In her first term, Redd, a former state senator and a lifelong government and Democratic Party worker, made a controversial decision to replace the Camden City Police Department with the newly formed Camden County Police Metro Division. She was also criticized and complimented for her support of the state takeover of Camden schools.
Tuesday, at her inauguration at Antioch Baptist Church, she was celebrated for those decisions by her mentors - former Freeholder Riletta Cream and former Assemblywoman Nilsa Cruz-Perez - as well as current backers, including Nutter, U.S. Rep. Robert E. Andrews (D., N.J.), State Sen. Donald Norcross, businessman and Democratic leader George E. Norcross III, and City Council President Frank Moran.
On Council, Curtis Jenkins and Marilyn Torres, both incumbents, and newcomer Arthur Barclay were also sworn in.
"Camden has had some tough times; well, Philly has, too," Nutter said. "We're coming back and you're coming back, too, with the strong leadership she's provided."
Nutter, who was invited to speak by Redd, said, "The futures of Philadelphia and Camden are tied together.
"The Delaware River may separate us, but it is not a barrier. We share too much. We're both port cities turned into industrial hubs looking to expand our marketplace into the 21st century," he said.
Nutter touted Philadelphia's recent drop in homicides - down 38 percent since 2008 to the lowest rate since 1967. He told Redd she was moving Camden in a similar direction with a drop in homicides from 2012.
"She gets the credit, because if it were a 15 percent increase, she'd get the blame," he said.
Nutter compared the two cities' shared commitment to "eds and meds," saying 35 percent of Philadelphia's workforce is employed in those fields and giving a nod to George Norcross' work with Cooper University Hospital, where he is chairman, and other development in Camden.
George Norcross, who spoke along with his brother, Donald (D., Camden), said Redd had accomplished "real things, not promises, not press conferences."
Norcross, who is a managing partner of The Inquirer's parent company, called Redd's decision to replace the police department with a county force - a move he pushed for - "courageous," and lauded the Economic Opportunity Act, which Donald Norcross sponsored. The bill provides tax incentives for companies to locate in Camden.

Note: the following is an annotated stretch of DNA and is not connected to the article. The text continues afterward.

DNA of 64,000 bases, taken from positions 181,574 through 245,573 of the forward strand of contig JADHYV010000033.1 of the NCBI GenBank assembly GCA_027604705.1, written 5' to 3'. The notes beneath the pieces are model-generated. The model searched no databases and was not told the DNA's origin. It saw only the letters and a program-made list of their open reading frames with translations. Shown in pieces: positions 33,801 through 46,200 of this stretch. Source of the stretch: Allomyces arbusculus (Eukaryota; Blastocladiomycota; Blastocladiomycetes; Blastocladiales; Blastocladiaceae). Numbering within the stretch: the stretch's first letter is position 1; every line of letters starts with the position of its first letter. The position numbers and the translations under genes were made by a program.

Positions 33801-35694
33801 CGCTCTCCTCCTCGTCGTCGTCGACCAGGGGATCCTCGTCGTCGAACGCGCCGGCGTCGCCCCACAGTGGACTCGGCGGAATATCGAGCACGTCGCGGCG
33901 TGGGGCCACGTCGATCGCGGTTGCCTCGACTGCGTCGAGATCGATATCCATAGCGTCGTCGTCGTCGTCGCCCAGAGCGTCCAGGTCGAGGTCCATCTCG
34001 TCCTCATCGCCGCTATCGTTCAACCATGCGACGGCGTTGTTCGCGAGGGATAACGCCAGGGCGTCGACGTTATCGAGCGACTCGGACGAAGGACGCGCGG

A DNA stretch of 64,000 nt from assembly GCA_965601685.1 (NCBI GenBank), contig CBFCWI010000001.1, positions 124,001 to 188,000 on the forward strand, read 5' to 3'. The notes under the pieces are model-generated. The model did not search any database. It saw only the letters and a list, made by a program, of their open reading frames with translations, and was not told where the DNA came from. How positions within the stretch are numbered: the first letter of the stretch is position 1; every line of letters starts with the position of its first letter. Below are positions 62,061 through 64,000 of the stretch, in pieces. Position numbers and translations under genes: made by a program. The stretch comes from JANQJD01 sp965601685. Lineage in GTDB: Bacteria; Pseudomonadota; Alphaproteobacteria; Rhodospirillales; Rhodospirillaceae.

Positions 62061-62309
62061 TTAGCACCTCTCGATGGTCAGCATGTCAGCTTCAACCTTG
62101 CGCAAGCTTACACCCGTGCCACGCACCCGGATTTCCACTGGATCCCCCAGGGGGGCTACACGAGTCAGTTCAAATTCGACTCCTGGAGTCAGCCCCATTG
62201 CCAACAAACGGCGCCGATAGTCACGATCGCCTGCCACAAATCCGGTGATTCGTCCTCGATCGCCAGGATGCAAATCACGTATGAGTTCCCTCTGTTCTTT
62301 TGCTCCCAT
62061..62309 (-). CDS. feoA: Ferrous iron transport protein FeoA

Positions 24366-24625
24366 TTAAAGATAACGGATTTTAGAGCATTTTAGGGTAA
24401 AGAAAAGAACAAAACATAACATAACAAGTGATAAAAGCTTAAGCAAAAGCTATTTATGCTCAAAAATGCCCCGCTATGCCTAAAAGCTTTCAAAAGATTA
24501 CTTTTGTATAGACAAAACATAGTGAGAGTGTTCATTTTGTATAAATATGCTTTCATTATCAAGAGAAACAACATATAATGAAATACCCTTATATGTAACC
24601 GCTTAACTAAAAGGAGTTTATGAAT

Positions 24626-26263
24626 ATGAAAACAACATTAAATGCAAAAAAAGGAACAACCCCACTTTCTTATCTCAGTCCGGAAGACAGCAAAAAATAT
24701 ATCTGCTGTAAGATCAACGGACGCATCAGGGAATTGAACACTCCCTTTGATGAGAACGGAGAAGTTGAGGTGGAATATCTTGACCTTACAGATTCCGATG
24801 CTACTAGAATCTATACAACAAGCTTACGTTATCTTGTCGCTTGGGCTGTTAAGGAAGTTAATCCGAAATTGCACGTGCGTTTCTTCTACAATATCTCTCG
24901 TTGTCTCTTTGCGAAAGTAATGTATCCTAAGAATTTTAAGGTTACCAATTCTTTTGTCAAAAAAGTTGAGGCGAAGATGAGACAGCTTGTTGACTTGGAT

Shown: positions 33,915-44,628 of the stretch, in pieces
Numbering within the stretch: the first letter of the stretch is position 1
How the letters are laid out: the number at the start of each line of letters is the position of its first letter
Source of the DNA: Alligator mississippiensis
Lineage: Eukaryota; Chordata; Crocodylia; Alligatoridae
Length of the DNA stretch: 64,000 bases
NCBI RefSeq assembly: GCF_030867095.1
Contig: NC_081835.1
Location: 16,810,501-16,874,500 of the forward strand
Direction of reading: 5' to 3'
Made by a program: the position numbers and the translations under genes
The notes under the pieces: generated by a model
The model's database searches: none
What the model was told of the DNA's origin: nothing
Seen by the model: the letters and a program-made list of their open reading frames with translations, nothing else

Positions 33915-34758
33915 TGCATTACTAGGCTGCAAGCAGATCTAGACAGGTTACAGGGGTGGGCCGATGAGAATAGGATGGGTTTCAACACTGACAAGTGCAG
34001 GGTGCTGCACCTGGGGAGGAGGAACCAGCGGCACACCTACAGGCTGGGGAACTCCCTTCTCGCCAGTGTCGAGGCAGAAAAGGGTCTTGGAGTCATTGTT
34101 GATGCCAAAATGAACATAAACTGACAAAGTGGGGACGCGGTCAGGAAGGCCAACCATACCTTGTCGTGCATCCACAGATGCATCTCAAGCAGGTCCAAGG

He said that as a direct result of the bill, Cooper would move 600 employees from Cherry Hill to Camden, which prompted applause from the large crowd.
A theme of the afternoon was celebrating the many people who taught and nurtured Redd, including Theodore "Teddy" Hinson Sr., who Redd said constantly asked her, "What have you done for Camden today?"
Cream, a former county freeholder and Camden High School principal who worked closely with Redd, called the mayor her daughter. "Today, your mother is proud of you," she said.
In Redd's 10-minute address before hundreds, including family, she said that in the next year she will continue to focus on public safety and work with residents to reduce violence through a new, federally funded $1.4 million initiative called Cure Violence that will pay mediators to defuse conflicts.
Improving Camden's schools, where 23 of 26 tested as failing last year, is as always a primary concern, she said.
She announced the institution of parent and community education centers across the city, which will provide parents of Camden students - district, Renaissance, charter, or parochial - resources to support their children. She did not provide details.
Redd also said many businesses had expressed interest in Camden. She noted that a ShopRite is to be built on the Admiral Wilson Boulevard next year.
She ended her speech by telling residents that Camden would not be the "laughingstock" of the state but the "shining urban anchor."
"Be proud of our home. Be proud of our beloved Camden, because it is our time," she said.
Dwaine Williams, a former school board member and member of the city's Development Authority, attended the inauguration and said that at this time last year, he was unhappy that many of the changes under Redd, including the police transition, went through without much public input.
"As she's explained what she's trying to do here, it's become clearer, and, at the end of the day, someone had to do something," Williams said.
Williams, who said he is a friend of Barclay, the only new member of the seven-member Council, said he hoped Barclay finds his niche and speaks up, even as a rookie.
"I want him to be able to learn what the issues are and where people stand, and then form his own opinions," said Williams, of East Camden.
"The decisions these people make have local effect immediately," Williams said.